Within the past couple days, reporters have found it increasingly difficult to conduct interviews with the ever-hyphy San Francisco Giants heavy-hitter Barry Bonds. The not-so-agile-anymore left fielder has explicitly stated that all questions regarding steroid use are off limits and will most likely result in the termination of any post-game banter. However, it is precisely this issue of performance-enhancing drugs that everyone wants to talk about. Around Bonds, "Balco" has become a dirty word, but t seems like everyone in the public eye, from all stars to rock stars, has had at least one crime in their career always nagging them, on their heels, just a step behind. Chappaquiddick. Ishtar. Nastradamus. Nastradamus is Nas' Balco, except it was more performance-damning than anything else.
Moving past Nastradamus's Bad Idea Jeans-inspired album title and cover, there are maybe only five tracks that I would listen to under my own free will. Of those five, only three would I try and defend. Of those three, only Project Windows and Last Words really stand up all that well. But since that first mentioned, Ron Isley-crooned number is really just a rehashed, polished version of an I Am leftover, Last Words remains the true sole survivor of Nastradamus, and one of Nas' most unique songs.
There's anticipation all over Last Words. The drums sound like the roll of a Judgment Day trek to death. The background singing accelerates the drama, a high-pitched, high-hung choir cry towards the inevitable. And then in between a nicely-weaving chorus, Nas and Nashawn lead with verses that are more eulogies than hype, more embattled than battle. They speak with a final sound to be heard. For Nashawn, it's a constant challenge, chaos without an end, "a twenty four hour song without no hook." For Nas, this cloud, this shroud of loneliness, has only one equal, the prison cell.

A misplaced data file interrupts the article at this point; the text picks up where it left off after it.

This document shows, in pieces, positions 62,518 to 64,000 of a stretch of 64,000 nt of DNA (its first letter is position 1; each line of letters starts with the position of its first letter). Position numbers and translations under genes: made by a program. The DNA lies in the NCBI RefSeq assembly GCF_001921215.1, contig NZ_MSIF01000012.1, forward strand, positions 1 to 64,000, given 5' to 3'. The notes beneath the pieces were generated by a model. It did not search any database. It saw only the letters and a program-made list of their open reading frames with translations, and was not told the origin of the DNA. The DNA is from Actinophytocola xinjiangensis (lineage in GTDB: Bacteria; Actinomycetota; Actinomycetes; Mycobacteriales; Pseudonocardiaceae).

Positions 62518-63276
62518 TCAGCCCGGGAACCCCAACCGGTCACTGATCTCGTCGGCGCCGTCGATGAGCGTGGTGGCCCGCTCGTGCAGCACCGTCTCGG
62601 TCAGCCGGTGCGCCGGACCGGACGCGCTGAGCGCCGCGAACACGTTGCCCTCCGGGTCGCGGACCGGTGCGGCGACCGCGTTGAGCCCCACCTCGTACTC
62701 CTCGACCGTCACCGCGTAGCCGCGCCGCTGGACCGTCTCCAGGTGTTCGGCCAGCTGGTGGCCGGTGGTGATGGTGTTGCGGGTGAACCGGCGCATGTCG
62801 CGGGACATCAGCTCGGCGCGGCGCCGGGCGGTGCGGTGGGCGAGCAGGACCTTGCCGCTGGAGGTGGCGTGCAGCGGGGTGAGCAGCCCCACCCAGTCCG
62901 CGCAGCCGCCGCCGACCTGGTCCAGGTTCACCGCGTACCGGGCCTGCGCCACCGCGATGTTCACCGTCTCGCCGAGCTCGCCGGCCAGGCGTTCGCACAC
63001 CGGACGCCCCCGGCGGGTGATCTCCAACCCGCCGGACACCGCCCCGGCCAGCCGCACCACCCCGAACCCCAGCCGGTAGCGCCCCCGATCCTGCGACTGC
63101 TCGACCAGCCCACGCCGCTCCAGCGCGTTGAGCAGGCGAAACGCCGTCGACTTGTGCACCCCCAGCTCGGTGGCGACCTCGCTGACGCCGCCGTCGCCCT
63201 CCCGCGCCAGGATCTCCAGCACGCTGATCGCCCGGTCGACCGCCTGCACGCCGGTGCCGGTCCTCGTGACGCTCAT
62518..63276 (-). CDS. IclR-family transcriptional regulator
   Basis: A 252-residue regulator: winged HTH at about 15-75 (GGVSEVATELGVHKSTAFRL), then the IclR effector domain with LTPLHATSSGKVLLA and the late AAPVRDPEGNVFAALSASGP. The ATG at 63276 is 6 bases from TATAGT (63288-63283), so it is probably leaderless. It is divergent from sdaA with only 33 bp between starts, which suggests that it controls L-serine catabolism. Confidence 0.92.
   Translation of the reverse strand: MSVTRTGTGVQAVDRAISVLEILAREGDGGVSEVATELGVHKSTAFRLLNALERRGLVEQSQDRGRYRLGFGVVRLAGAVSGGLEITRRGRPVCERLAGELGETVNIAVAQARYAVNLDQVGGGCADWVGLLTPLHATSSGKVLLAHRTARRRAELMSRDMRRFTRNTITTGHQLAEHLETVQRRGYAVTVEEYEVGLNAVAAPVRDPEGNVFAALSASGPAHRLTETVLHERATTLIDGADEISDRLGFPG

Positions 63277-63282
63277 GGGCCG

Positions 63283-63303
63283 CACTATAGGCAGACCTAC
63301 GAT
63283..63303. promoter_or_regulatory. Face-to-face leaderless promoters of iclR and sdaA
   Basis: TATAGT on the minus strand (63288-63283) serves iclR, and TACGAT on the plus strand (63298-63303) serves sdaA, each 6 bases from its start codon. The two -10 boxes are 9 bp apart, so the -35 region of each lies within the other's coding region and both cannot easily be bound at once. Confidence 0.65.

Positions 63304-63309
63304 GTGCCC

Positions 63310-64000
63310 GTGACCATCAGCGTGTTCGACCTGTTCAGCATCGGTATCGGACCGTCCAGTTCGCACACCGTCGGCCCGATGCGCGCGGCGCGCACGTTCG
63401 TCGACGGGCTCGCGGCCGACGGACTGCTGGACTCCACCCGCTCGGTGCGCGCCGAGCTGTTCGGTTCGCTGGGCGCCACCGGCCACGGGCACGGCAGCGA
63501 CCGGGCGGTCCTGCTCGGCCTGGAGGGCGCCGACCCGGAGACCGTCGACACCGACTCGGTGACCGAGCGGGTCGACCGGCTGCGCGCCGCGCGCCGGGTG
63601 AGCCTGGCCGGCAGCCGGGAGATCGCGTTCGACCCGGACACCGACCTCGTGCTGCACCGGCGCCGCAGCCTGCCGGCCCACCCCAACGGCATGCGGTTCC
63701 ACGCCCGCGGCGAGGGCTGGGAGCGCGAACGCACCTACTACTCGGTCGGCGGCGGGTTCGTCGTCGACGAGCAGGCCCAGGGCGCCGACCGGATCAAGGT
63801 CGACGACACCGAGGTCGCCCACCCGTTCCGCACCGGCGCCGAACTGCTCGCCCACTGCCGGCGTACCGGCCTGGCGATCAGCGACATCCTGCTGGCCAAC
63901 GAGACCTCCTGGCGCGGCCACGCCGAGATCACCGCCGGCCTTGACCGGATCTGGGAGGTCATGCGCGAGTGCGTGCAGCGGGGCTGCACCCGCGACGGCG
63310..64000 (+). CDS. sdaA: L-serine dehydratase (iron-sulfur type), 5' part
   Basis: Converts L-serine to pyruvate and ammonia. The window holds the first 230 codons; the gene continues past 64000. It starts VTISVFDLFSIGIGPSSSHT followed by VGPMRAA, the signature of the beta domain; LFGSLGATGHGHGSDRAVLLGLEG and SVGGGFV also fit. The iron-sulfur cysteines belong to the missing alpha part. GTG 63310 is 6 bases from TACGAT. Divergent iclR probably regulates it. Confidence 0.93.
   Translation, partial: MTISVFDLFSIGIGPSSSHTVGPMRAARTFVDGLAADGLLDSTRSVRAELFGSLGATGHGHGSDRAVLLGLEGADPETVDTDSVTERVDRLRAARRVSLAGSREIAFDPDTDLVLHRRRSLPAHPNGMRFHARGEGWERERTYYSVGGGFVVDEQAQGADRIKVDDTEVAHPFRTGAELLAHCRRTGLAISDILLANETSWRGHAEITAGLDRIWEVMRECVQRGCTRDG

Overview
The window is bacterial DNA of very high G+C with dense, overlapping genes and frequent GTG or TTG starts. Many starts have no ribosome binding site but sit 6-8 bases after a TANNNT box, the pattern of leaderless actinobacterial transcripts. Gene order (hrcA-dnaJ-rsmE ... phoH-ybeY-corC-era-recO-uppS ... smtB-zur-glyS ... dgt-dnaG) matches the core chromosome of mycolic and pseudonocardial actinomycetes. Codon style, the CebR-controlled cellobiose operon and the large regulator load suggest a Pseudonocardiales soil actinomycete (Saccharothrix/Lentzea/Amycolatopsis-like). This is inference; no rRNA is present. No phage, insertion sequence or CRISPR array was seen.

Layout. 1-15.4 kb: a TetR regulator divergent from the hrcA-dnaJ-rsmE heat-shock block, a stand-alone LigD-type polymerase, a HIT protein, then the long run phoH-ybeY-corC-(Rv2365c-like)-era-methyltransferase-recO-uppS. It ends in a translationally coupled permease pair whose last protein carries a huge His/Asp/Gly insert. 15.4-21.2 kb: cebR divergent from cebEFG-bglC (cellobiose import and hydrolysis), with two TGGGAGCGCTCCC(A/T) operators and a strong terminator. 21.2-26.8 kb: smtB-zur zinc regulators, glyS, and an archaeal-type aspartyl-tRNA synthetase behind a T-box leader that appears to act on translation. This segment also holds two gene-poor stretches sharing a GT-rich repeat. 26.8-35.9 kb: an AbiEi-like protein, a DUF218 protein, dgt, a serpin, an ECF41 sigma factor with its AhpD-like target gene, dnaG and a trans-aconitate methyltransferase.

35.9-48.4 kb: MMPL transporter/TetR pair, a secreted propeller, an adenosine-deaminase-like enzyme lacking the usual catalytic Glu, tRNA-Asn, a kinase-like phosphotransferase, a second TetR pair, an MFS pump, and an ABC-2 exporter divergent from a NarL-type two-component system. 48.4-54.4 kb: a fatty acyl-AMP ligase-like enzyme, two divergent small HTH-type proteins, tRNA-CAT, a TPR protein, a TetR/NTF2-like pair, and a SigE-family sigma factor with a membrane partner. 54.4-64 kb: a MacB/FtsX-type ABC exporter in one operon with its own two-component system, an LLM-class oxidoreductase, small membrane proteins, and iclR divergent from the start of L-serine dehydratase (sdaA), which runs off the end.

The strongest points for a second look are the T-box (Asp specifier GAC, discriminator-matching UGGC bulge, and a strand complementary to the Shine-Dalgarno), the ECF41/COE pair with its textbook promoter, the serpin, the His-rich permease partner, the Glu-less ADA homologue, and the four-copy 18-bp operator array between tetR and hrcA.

While One Love might have featured Nas corresponding with associates behind bars, Last Words has him taking the place of those very bars themselves. Personifying the bare bunk, the tired floor, the storied walls, the closing gate, and reflecting the state of mind that they all cast into despair, Nas creates a lasting impression of a lasting depression that is too common to too many. Some time ago, thanks to a great opportunity from my work, I visited California's Folsom State Prison. While the observations which I have kept with me to this day are too many to list, the idea that Nas hits on a couple times throughout his verse proved true: "I'm a prison cell, six by nine."
The reaction to the size of the cell is undeniably immediate. In a facility of thousands, with years of operation, and legends of history, a few scant feet are truly the most telling. Just literally walking inside, crossing that threshold between a large population of inmates on the outside and in there a post for no more than one or two, is quite a visceral experience. And that's knowing you're not locked behind and will be moving on with the tour shortly; actually facing living that way, waking up to confines that must seem as if they're creeping up on your every day, is, as Nas puts it, to feel as though you're "alive inside a coffin." Often times we only think of space in terms of physical dimensions, but in instances when size transcends metric measurements, psychological ramifications are limitless. The prison cell is one such instance, where space is so constrained, pushing against you, as if someone literally has their hands to your neck, you may fight to make a sound, a last word if you only could.
Face to face with a cage, no matter your ageNas f/ Nashawn: Last Words
I can shatter you, turn you into a savage in rage
Change ya life, that's if you get a chance to get out
Cause only you and I know what suffering's about
BONUS: The Ohio Players: Good Luck Charm